The University of Southern Maine is being criticized for having briefly offered a tuition-free “pop-up” credit to students enrolled there to be transported to Washington, D.C. to call on Sen. Susan Collins (R-ME) to vote against confirming Judge Brett Kavanaugh to the Supreme Court. Two employees at the university discussed in an email the academic credit for what was called an “Engaged Citizenship” course. The email was exposed on Facebook by the Republican Party of Maine. To earn the credit, students would have been required to take a bus overnight to Washington and rendezvous with activists meeting with Collins. The stated goal of the trip was to “Rally up around the FBI investigation of the Supreme Court nominee Kavanaugh.”
Transportation was to be provided by the publicly-funded university. The email provided a link to a Google survey where students could identify themselves and tell how they planned to be involved. Prospective student attendees were instructed to check options such as “I am a survivor and willing to share my story to the public (Livestream, rally, press)” and “I am interested in civil disobedience/willing to get arrested (Bail is about $50/arrest. Please have a plan.)”
It was also revealed, in another related conversation, that a student who asked if he could participate but protest in support of Kavanaugh’s candidacy was allegedly told that he would have to find his own transportation.
University of Southern Maine President Glenn Cummings released a statement on Wednesday that the pop-up credit protest was “hastily arranged, without the knowledge of the Provost or myself.”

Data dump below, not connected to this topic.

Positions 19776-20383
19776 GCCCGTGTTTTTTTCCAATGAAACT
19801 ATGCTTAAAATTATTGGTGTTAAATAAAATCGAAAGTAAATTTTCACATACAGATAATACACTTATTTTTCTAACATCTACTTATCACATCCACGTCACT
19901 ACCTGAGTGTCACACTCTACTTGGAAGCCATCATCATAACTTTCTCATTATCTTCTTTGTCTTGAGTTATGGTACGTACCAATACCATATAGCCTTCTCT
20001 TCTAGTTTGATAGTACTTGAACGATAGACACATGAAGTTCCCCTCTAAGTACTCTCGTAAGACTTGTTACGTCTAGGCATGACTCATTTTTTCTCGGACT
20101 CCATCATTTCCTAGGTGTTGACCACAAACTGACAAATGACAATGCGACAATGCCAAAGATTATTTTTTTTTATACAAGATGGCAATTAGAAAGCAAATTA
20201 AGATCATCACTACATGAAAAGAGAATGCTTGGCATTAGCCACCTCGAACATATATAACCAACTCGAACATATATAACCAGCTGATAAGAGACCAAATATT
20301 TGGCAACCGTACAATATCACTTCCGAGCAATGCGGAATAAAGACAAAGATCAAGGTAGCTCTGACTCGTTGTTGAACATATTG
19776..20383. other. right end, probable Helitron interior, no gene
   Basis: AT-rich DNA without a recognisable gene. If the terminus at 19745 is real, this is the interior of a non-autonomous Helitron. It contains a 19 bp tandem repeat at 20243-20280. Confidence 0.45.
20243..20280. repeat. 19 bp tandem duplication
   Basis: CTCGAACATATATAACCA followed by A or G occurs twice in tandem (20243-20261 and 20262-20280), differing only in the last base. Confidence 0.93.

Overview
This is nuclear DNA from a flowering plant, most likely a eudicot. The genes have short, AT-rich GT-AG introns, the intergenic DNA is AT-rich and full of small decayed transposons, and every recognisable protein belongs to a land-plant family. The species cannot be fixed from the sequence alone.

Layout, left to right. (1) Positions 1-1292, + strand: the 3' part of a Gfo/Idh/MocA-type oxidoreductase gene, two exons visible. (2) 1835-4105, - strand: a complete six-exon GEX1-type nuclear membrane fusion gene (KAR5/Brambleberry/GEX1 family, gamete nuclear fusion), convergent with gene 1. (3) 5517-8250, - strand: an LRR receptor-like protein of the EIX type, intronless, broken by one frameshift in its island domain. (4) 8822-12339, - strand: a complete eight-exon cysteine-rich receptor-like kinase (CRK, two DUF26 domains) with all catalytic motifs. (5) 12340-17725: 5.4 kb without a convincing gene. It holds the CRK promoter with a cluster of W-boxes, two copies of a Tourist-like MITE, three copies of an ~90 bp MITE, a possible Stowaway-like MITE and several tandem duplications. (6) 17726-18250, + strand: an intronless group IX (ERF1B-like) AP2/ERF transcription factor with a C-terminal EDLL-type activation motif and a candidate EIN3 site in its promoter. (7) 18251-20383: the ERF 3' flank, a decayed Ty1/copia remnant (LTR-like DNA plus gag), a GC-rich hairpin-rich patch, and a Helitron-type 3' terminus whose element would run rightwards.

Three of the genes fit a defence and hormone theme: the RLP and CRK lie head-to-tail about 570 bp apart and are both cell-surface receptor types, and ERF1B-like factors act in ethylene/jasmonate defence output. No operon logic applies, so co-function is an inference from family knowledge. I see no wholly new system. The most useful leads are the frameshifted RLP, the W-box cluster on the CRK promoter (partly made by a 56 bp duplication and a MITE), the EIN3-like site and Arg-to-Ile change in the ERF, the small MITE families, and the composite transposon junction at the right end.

“As soon as the Provost and I were apprised of the course, we immediately pulled the one-credit offering. We also made sure that no USM monies were being used for the trip,” the statement said. It went on to say, “University policy makes it absolutely clear that our public, taxpayer-funded institutions must be non-partisan in terms of political activity and institutionally impartial in all political, religious and social matters that are unrelated to our universities’ core mission of education, research, and public service.”
titution Wednesday night, saying a retired professor acted in a “rogue manner” when she offered students a “pop-up” course and college credit to take a bus to Washington, D.C., with demonstrators planning to urge Sen. Susan Collins to oppose confirming Brett Kavanaugh to the Supreme Court.
Cummings told the Press-Herald newspaper that Dr. Susan Feiner -- a retired former professor of economics and womens studies -- had “acted in a very rogue manner” by offering the course. He added that her "behavior was inappropriate. It was unacceptable.”
Actress/activist Alyssa Milano showed up at the office of Sen. Collins, along with other members of the #MeToo movement, to share her account of being sexually assaulted. Using the technique that has come to be known as the “human microphone,” a group of women accompanying Milano repeat in unison her account of the assault she claims occurred when she was 19 years old. Similar protests were held across the country by the groups aligned with University of Southern Maine.
I told one of my #MeToo stories in @SenatorCollins office. I was with her constituent. We asked to speak with Senator Collins. She hid.— Alyssa Milano (@Alyssa_Milano) October 4, 2018
Here’s my story through a “human microphone”.
I’ll never know if she heard me.
*Trigger Warning* pic.twitter.com/i7awexXLfL